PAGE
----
The question of being “nice” was on my mind again after Lisa Lintern wrote about it here which reminded me about the time I blogged about it here. Then Jane Caro had her say about the importance of being brave over nice and finally this piece suggested you could be powerful, likeable and female. I still fear that nice girls do end up last though!

This poignant piece on always go to the funeral brought a tear to my eye.

While Reservoir Dad’s account of a recent bike ride with his kids made me smile.

What have your been reading (or bloggers what have you been writing) feel free to link in the comments?

A World Without Bookstores

bookseditIn my regional town our last mainstream bookstore closed down. We are left with a couple of Christian bookstores and one second-hand bookstore. Now Big W appears to be the main source of reading material.

It’s hard to imagine living in a place without a good bookshop but I guess that’s a reality today for many out-of-the-city places.

I still waste time dreaming of opening up a little bookshop/cafe but where once it might have been viable now it seems it would be financial suicide.

Although a quick google search generated a lot of ideas for how bookstores can compete in this new electronic world – a variety of authors offered their suggestions here while this short piece offered up some interesting ways a bricks and mortar store could embrace the digital world of book selling. This great article on the publishing industry explains how  people are reading more than ever, but are accessing books in new ways.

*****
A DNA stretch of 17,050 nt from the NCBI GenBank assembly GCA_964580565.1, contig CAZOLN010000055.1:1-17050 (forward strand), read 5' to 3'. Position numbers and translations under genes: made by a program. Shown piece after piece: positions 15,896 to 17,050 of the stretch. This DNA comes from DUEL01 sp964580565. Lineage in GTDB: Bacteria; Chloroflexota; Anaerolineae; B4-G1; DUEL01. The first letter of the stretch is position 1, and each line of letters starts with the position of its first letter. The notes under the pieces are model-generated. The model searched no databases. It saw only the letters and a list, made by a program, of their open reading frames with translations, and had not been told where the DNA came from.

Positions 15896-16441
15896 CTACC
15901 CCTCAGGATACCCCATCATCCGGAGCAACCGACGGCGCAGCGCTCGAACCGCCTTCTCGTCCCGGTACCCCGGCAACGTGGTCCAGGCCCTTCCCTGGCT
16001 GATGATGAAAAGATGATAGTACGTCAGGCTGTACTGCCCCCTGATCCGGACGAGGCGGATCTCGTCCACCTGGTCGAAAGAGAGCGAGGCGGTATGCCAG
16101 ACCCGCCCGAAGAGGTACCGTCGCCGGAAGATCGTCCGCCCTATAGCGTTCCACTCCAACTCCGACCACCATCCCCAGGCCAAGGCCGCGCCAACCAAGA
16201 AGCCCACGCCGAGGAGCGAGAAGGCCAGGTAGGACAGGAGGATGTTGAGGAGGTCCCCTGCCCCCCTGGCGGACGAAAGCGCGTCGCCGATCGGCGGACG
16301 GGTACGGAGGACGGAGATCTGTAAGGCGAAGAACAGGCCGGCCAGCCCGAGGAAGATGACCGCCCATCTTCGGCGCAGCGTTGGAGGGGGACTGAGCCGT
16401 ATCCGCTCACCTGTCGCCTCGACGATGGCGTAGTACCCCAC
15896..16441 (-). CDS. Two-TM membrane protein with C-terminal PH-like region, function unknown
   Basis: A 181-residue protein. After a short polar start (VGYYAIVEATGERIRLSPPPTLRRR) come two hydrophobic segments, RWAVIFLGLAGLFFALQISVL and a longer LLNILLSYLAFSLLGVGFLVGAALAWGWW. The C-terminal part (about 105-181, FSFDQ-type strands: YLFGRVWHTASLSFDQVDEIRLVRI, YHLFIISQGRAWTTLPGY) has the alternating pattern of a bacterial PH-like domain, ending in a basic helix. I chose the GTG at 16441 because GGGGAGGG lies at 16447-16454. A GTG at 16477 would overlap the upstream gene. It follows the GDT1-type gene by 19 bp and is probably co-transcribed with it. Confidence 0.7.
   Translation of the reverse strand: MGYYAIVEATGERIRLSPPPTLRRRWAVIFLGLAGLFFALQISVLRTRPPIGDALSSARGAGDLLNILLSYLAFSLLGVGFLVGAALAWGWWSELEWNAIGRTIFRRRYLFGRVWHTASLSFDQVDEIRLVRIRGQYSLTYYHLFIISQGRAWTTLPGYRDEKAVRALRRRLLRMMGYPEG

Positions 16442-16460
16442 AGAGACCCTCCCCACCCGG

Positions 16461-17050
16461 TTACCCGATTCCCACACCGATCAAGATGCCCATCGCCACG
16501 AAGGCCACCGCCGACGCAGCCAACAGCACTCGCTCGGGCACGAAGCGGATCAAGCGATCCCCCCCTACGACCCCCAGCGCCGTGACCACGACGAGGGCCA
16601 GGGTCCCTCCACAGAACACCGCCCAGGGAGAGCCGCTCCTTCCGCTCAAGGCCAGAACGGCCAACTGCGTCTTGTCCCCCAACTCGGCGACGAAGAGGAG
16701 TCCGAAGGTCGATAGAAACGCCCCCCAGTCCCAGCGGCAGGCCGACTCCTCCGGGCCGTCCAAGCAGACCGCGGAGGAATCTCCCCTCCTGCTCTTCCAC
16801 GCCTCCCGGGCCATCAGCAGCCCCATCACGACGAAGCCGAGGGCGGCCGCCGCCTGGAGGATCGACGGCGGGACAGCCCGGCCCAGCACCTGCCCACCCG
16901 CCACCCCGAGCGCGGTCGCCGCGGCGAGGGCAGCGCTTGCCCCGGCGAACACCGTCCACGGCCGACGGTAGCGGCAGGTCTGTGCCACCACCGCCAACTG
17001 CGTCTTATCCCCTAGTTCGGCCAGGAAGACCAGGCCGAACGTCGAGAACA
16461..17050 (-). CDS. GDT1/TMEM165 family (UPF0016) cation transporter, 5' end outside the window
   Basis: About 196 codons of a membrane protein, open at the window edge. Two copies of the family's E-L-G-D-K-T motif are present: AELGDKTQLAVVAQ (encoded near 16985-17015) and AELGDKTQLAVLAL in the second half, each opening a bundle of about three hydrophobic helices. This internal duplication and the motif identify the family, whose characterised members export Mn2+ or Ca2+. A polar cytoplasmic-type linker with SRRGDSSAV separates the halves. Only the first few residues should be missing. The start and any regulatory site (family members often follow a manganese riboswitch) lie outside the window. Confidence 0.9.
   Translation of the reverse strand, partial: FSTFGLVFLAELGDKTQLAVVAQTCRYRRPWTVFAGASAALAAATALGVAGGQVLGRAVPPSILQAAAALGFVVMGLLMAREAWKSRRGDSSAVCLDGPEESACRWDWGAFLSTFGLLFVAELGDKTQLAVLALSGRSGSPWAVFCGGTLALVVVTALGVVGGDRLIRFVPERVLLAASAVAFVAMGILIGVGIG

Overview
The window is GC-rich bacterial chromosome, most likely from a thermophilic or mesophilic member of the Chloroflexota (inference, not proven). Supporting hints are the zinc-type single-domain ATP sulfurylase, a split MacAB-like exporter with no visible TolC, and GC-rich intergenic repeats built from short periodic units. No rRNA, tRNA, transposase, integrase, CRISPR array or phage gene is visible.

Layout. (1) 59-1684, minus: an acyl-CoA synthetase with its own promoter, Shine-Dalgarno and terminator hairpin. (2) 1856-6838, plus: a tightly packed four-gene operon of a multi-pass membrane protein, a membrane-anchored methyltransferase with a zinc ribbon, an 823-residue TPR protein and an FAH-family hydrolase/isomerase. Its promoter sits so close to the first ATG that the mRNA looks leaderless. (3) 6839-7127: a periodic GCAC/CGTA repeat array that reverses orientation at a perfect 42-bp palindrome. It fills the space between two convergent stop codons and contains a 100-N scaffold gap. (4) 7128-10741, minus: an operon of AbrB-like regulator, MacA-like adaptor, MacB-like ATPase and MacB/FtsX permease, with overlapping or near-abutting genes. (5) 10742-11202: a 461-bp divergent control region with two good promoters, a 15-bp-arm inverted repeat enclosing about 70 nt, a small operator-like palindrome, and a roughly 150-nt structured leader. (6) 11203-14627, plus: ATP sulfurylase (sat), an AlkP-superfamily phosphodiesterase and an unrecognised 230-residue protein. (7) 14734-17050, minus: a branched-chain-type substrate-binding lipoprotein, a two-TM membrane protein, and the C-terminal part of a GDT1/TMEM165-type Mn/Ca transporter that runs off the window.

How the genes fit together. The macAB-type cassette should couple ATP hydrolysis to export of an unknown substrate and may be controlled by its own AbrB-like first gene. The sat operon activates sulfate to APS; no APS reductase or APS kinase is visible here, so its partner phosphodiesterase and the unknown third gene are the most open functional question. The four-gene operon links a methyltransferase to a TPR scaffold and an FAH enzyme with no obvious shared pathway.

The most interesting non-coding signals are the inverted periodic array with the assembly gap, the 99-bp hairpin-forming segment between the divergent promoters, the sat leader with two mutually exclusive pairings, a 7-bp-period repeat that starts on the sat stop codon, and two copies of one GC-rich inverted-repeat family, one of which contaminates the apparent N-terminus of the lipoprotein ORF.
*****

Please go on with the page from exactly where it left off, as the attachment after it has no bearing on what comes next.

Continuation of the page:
It was heartening to read that many of the ideas I had for my little bookshop were suggested in these articles.

  • Variety, sell not just books but stationery, scrapbooking supplies, art, even homewares.
  • Have a cafe for socialising and lingering amongst your products.
  • Events, turn your store into a centre for community activity, hold classes, author talks, book clubs, demonstrations linked to particular books or merchandise.
  • Embrace the digital with an e-book kiosk or QR code where customers could purchase e-book and download over free in-store wifi.

But I guess it’s easy to have ideas when you don’t have the pressure of generating a weekly income for yourself and your staff.